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Samuel Weaver: Restoring Section Five of Kentucky's Constitution
Michael Ramsey

Samuel Weaver (University of Kentucky J. David Rosenberg College of Law, JD '22) has posted Protecting Unbelief: Restoring Section Five of Kentucky's Constitution (Kentucky Law Journal, Vol. 110, No. 1, 2021) (30 pages) on SSRN.  Here is the abstract:

The Kentucky Supreme Court’s 2012 decision in Gingerich v. Commonwealth established that Section Five of Kentucky’s Constitution is coextensive with the First Amendment, protecting neither more nor less. But is this correct?

The text of Section Five, Kentucky’s unique story, the longitudinal history of Section Five’s lifespan over four constitutions, and the doctrines of federalism all point the other direction. Many of Kentucky’s earliest settlers arrived fleeing religious persecution in the East, and they followed Pennsylvania’s lead in firmly protecting liberty of conscience regardless of religious derivation. All three subsequent constitutions preserved a slightly strengthened version of the preceding charter’s protections, even after a strong effort to dilute them in the 1890 Convention. Yet the Gingerich Court neglected this history and instead read Section Five in pari materia with the First Amendment, even though the former predated the latter. In doing so, the Court essentially ratified the rejected proposal from the 1890 Convention and succumbed to the common temptation to further federalize our liberties. In fact, Kentucky’s Constitution is far broader than its federal counterpart and should be interpreted that way. Doing so will not only realize the dreams of Kentucky’s founders, but will relieve pressure on a U.S. Constitution not necessarily designed to safeguard every liberty the states already protect.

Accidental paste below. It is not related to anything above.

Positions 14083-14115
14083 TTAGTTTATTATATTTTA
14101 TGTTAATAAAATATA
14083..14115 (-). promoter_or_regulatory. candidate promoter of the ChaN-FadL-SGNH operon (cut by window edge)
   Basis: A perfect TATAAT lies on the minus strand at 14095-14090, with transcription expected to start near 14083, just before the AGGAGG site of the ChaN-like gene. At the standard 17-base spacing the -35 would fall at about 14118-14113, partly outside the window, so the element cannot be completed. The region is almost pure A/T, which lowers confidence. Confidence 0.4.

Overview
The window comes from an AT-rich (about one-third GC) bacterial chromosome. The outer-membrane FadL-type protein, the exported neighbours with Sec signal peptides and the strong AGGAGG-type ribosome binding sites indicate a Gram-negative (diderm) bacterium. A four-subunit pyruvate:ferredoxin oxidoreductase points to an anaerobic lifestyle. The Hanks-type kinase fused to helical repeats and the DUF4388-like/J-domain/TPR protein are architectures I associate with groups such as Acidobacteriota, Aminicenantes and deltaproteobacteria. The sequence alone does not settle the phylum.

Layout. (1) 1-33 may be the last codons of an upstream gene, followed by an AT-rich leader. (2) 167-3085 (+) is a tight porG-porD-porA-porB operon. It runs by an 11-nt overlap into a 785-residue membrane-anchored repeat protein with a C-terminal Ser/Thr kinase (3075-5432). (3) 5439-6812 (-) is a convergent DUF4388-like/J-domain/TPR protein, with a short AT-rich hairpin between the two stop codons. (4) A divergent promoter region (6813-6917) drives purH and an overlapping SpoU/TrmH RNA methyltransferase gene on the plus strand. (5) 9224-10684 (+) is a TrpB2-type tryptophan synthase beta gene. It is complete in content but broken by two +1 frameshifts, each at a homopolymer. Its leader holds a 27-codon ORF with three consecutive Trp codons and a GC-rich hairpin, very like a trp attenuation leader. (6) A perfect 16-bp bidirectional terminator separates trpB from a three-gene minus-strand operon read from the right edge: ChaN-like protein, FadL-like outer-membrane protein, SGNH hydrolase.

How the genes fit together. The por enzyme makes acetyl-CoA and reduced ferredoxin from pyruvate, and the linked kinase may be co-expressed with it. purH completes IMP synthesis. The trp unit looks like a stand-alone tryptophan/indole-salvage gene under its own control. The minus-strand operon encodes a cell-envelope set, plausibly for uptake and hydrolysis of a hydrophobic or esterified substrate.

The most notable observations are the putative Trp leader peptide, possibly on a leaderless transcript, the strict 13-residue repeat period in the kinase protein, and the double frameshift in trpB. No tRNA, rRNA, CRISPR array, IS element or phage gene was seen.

From last year but making an important point with broad implications: the "lockstep" approach linking the meaning of state constitutional provisions to whatever the U.S. Supreme Court says about parallel provisions in the U.S. Constitution is often in serious tension with originalism (even if the U.S. Supreme Court opinion is originalist).  State Supreme Courts really should figure these things out for themselves.

Also the "lockstep" conclusion discussed in the Note seems particularly doubtful because, as the Note describes, the Kentucky religion clauses don't use the same text as the U.S. Constitution's religion clauses (or anything close).